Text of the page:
- Electrical grid
An electrical grid is a vast, interconnected network for delivering electricity from suppliers to consumers. It consists of three main components: 1) generating plants that produce electricity from combustible fuels (coal, natural gas, biomass) or non-combustible fuels (wind, solar, nuclear, hydro power); 2) transmission lines that carry electricity from power plants to demand centers; and 3) transformers that reduce voltage so distribution lines carry power for final delivery.
In the power industry, electrical grid is a term used for an electricity network which includes the following three distinct operations:
- Electricity generation - Generating plants are usually located near a source of water, and away from heavily populated areas. They are usually quite large in order to take advantage of the economies of scale. The electric power which is generated is stepped up to a higher voltage-at which it connects to the transmission network.
- Electric power transmission - The transmission network will move (wheel) the power long distances-often across state lines, and sometimes across international boundaries until it reaches its wholesale customer (usually the company that owns the local distribution network).
- Electricity distribution - Upon arrival at the substation, the power will be stepped down in voltage—from a transmission level voltage to a distribution level voltage. As it exits the substation, it enters the distribution wiring. Finally, upon arrival at the service location, the power is stepped down again from the distribution voltage to the required service voltage(s).
The term grid usually refers to a network, and should not be taken to imply a particular physical layout or breadth. Grid may also be used to refer to an entire continent's electrical network, a regional transmission network or may be used to describe a subnetwork such as a local utility's transmission grid or distribution grid.
Since its inception in the Industrial Age, the electrical grid has evolved from an insular system that serviced a particular geographic area to a wider, expansive network that incorporated multiple areas. At one point, all energy was produced near the device or service requiring that energy. In the early 19th century, electricity was a novel invention that competed with steam, hydraulics, direct heating and cooling, light, and most notably gas. During this period, gas production and delivery had become the first centralized element in the modern energy industry. It was first produced on customer’s premises but later evolved into large gasifiers that enjoyed economies of scale. Virtually every city in the U.S. and Europe had town gas piped through their municipalities as it was a dominant form of household energy use. By the mid-19th century, electric arc lighting soon became advantageous compared to volatile gas lamps since gas lamps produced poor light, tremendous wasted heat which made rooms hot and smoky, and noxious elements in the form of hydrogen and carbon monoxide. Modeling after the gas lighting industry, Thomas Edison invented the first electric utility system which supplied energy through virtual mains to light filtration as opposed to gas burners. With this, electric utilities also took advantage of economies of scale and moved to centralized power generation, distribution, and system management.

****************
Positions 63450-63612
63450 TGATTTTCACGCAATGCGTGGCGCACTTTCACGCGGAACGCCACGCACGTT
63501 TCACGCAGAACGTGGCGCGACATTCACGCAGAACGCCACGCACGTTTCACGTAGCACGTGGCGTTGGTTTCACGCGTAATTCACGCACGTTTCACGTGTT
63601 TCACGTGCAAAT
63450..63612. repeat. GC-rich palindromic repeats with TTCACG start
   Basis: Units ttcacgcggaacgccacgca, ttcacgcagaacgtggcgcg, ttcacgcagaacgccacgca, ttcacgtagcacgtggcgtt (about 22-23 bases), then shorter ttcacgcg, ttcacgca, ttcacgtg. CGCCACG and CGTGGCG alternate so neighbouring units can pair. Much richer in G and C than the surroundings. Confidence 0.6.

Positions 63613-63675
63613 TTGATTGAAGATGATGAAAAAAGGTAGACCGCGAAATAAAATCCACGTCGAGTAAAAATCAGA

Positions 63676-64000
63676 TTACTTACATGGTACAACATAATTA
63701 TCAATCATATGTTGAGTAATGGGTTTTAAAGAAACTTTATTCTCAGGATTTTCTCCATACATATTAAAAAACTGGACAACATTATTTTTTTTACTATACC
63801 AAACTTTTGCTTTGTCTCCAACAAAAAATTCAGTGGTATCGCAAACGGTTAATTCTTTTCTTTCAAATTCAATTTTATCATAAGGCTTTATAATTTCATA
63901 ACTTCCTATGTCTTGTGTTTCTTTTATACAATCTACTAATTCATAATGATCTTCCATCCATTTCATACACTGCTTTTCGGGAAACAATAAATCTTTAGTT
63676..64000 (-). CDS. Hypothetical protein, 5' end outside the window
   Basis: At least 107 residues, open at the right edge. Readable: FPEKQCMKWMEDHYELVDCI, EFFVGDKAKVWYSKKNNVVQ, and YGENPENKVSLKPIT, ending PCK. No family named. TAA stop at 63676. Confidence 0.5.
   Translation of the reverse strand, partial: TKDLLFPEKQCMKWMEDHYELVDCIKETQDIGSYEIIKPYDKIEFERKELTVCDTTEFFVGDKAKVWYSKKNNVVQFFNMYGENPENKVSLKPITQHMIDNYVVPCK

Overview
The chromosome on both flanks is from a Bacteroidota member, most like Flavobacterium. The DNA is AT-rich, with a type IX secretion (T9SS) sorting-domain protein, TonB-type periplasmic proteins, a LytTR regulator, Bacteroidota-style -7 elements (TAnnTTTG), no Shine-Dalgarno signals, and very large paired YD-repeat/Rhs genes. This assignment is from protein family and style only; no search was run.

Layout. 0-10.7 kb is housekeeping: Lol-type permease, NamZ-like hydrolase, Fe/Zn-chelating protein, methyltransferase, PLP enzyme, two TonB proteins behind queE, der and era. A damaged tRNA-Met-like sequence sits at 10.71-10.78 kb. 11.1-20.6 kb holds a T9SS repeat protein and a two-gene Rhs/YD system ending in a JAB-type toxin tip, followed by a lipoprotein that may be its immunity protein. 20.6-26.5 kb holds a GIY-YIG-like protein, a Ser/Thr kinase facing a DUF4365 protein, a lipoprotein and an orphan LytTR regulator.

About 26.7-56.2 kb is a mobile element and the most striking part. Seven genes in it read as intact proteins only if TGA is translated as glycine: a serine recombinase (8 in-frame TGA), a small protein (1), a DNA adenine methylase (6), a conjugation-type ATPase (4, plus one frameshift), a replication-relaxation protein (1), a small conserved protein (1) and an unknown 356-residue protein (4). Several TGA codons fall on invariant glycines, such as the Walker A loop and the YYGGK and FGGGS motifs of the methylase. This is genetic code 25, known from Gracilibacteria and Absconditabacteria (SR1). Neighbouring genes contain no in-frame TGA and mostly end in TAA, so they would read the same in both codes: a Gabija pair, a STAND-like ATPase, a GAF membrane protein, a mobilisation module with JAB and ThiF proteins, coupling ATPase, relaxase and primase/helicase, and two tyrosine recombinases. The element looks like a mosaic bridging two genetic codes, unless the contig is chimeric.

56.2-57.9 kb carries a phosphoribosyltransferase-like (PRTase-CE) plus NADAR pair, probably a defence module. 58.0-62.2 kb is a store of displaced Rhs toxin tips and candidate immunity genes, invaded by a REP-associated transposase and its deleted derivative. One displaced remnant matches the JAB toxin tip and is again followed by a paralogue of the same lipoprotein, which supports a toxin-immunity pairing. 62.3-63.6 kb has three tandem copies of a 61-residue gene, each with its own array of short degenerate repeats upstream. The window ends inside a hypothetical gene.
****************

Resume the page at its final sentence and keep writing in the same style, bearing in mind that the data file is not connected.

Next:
During the 20th century, institutional arrangement of electric utilities changed. At the beginning, electric utilities were isolated systems without connection to other utilities and serviced a specific service territory. In the 1920s, utilities joined together establishing a wider utility grid as joint-operations saw the benefits of sharing peak load coverage and backup power. Also, electric utilities were easily financed by Wall Street private investors who backed many of their ventures. In 1934, with the passage of the Public Utility Holding Company Act, electric utilities were recognized as public goods of importance along with gas, water, and telephone companies and thereby were given outlined restrictions and regulatory oversight of their operations. This ushered in the Golden Age of Regulation for more than 60 years. However, with the successful deregulation of airlines and telecommunication industries in late 1970s, the Energy Policy Act (EPAct) of 1992 advocated deregulation of electric utilities by creating wholesale electric markets. It required transmission line owners to allow electric generation companies open access to their network.